therefore, the role of p38 downstream of IFN-I signaling in the regulation of hepatocyte proliferation might not be dominant. FOXO1, a critical effector of the PI3K/Akt pathway, regulates multiple metabolic pathways, including gluconeogenesis and lipogenesis in the liver. The current findings suggest that the basal IFN-I activation in the liver regulates FOXO1, which might, therefore, modulate blood glucose level. The coordinated metabolic status in hepatocytes may provide a higher capacity to proliferate during the regeneration process. On the other hand, disruption of IFN-I signaling leads to an accumulation of FOXO1 and an unregulated blood glucose level. Dysregulation of FOXO1 and blood glucose level then affect subsequent lipid metabolism, which leads to delayed regeneration. In line with this, insulin treatment to lower the glucose and FOXO1 level could accelerate liver regeneration in the Ifnar−/− mice. Insulin binds to the insulin receptor, activating extracellular signal-regulated kinase and PI3/Akt–mechanistic target of rapamycin pathways, which may also contribute to cell proliferation.
Therefore, in addition to the modulation of the FOXO1 and glucose level, the insulin treatment might also potentially contribute to hepatocyte proliferation during liver regeneration in Ifnar−/− mice.
ISG expression downstream of the IFN-I/STAT1 pathway may also play a role to engage IFN-I signaling to glucose and lipid metabolism during liver regeneration. Although the exact role of the APOL family is not clear yet, APOL9, which is highly induced by IFN-I activation in the liver, may be involved in lipid droplet accumulation during hepatocyte regeneration. APOL9 expression is maintained at a high level in mouse liver after weaning and is diminished in Ifnar−/− mice, making APOL9 a good marker for tracing IFN-I signaling activity in the liver. Mice, aged 3 to 4 weeks, begin eating solid food during weaning and are exposed to various food-born substances, some of which may lead to direct IFN-I induction in the liver or through effects on the microbiota at the mucosal immune system. For instance, LPS reaching the liver through the portal vein activates TLR4 and induces IFN-I expression. Interestingly, Tlr4−/− mice also show delayed liver regeneration after partial hepatectomy,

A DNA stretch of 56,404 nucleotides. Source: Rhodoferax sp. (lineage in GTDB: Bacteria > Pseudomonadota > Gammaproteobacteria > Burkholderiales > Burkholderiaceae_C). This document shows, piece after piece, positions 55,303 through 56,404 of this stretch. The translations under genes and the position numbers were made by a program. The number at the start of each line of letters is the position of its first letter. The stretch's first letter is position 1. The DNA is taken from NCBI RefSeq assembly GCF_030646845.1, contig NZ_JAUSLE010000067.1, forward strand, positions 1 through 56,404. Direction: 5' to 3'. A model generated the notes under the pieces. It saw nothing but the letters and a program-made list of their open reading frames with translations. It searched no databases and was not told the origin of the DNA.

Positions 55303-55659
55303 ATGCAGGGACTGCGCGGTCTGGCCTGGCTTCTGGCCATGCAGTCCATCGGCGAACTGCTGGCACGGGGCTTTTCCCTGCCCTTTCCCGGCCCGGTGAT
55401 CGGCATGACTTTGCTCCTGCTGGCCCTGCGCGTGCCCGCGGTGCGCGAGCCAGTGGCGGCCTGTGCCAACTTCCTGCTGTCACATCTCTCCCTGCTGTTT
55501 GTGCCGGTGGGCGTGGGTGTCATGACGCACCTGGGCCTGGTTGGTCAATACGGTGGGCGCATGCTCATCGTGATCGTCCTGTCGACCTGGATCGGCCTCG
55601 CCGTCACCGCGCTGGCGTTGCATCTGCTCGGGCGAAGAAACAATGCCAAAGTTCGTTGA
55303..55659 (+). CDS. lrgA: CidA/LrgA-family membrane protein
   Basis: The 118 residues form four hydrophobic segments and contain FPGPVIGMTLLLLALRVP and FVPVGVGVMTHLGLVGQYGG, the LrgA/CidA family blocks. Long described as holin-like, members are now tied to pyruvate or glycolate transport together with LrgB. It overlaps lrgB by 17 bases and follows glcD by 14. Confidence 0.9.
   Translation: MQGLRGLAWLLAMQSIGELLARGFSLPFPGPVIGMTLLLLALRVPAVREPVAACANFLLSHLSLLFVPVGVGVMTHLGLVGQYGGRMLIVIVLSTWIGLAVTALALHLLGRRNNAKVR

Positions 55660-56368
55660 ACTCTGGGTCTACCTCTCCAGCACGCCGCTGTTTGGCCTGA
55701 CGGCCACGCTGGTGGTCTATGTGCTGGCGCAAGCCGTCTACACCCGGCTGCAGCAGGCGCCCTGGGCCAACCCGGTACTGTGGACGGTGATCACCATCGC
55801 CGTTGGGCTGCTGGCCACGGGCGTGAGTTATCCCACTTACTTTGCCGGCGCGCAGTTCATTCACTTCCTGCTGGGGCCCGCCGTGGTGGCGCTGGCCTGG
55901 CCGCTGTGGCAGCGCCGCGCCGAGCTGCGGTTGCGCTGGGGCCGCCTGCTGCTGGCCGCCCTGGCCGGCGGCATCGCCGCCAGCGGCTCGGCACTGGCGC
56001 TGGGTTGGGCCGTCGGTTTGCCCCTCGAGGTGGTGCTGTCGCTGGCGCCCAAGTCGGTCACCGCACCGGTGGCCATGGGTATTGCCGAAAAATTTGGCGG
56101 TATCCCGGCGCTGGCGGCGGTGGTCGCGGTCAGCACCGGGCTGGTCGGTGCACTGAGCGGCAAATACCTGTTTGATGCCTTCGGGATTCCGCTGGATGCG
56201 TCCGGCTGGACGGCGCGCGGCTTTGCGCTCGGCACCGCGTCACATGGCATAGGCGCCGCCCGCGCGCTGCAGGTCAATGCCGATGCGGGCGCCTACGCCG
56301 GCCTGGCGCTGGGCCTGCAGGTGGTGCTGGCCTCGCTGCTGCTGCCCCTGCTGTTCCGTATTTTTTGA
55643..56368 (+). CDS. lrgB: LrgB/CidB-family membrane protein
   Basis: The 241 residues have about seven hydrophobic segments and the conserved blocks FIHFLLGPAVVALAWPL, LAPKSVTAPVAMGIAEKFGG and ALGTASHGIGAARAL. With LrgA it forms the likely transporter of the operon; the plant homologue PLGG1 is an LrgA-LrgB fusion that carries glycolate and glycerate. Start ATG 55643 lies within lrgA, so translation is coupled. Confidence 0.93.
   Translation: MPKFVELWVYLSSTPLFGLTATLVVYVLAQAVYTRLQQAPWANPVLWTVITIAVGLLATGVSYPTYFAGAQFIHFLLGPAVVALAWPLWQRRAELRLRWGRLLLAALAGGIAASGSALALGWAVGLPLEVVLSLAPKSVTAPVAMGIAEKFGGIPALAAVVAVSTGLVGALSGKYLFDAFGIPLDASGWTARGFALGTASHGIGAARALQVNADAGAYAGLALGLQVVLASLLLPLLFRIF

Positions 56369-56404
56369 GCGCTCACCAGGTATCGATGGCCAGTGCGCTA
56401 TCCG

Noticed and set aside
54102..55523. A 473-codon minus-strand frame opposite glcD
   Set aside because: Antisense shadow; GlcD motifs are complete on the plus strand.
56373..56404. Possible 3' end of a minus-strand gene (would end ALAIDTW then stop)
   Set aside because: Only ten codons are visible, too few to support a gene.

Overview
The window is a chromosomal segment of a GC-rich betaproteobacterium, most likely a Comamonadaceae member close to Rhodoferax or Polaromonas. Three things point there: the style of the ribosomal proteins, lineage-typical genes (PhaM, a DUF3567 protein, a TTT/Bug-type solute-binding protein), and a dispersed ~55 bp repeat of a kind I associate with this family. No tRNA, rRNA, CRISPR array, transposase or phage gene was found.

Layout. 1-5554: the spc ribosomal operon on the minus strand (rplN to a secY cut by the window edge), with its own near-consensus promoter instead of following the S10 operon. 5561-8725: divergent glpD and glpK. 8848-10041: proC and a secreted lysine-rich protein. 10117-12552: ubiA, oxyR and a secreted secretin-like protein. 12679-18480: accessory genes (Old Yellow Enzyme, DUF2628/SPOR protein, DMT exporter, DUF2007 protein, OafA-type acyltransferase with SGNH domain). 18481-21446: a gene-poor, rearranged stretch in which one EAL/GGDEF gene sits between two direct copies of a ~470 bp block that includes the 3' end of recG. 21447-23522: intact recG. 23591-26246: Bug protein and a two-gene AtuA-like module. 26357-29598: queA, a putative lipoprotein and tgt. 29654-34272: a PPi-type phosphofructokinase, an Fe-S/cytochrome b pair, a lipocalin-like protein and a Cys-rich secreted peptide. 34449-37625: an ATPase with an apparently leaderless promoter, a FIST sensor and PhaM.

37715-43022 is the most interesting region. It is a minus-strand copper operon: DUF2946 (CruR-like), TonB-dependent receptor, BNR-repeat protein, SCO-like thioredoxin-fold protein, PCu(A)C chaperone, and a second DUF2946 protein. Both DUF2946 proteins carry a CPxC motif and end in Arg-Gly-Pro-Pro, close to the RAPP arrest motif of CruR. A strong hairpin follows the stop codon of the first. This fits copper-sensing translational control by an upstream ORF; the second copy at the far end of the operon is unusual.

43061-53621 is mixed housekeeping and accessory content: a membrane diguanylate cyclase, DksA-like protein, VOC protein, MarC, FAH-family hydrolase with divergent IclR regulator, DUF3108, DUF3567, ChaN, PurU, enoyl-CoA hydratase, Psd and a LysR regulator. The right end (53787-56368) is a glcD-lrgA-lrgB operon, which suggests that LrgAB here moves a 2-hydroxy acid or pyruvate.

Whether other ISGs downstream of IFN-I signaling modulate various metabolic homeostasis levels in the liver needs further investigation.
Transient hypoglycemia and lipid droplet accumulation in the liver are critical events to initiate liver regeneration after PHx, but the interplay between these physiological events remains unclear. Blood glucose level reduces right after PHx, which may be a trigger for lipid metabolism, including de novo lipogenesis. Transient lipid accumulation, induced by metabolic disturbance after PHx, may be used as an energy resource for liver regeneration. Lipid supplementation is also known to enhance liver regeneration. The role of IFN-I signaling in modulating glucose and lipid metabolism during the regeneration process may contribute to HCC development and will be worthy of further exploration.
We thank Dr. Michael Karin (University of California, San Diego) for providing Ifnar−/− mice and for critical suggestions.
M.-S.W., Y.-P.K., Y.-C.L., and D.-J.T. performed most of the experiments. C.-Y.L. and T.-H.C. conducted apolipoprotein L9 antiserum production. S.-Y.L. provided nanoparticles. W.-T.T. and P.-J.L. participated in animal work. M.-S.W., S.-Y.L., and T.-H.C. participated in experimental design, data interpretation, and manuscript preparation with G.-Y.Y.
Virus infection enhances hepatocellular carcinoma (HCC) formation. A: Four-week–old wild-type (WT) mice were challenged with Ad–nonstructural protein 5B full-length (Ad-NS5B-FL; 1 × 109 plaque-forming units/mouse) to induce transient expression of hepatitis C virus NS5B protein in the liver. Control mice were infected with Ad–green fluorescent protein (GFP). The mice were injected with diethylnitrosamine (DEN; 100 mg/kg, intraperitoneally) 2 days after the adenovirus challenge. Beginning when the mice were 2 months old, they received 0.07% phenobarbital in their drinking water until the end of the experiment. HCC incidence rate, tumor number, and tumor size were evaluated when the mice were 9 months old. B: Four-week–old WT mice were administered DEN (100 mg/kg, intraperitoneally) followed by the adenovirus challenge (Ad-GFP or Ad-NS5B-FL; 1 × 109 plaque-forming units/mouse) 2 days after the DEN injection. Hepatic tumor formation was examined when the mice were 9 months old. n = 8 to 10 (). ∗P < 0.05.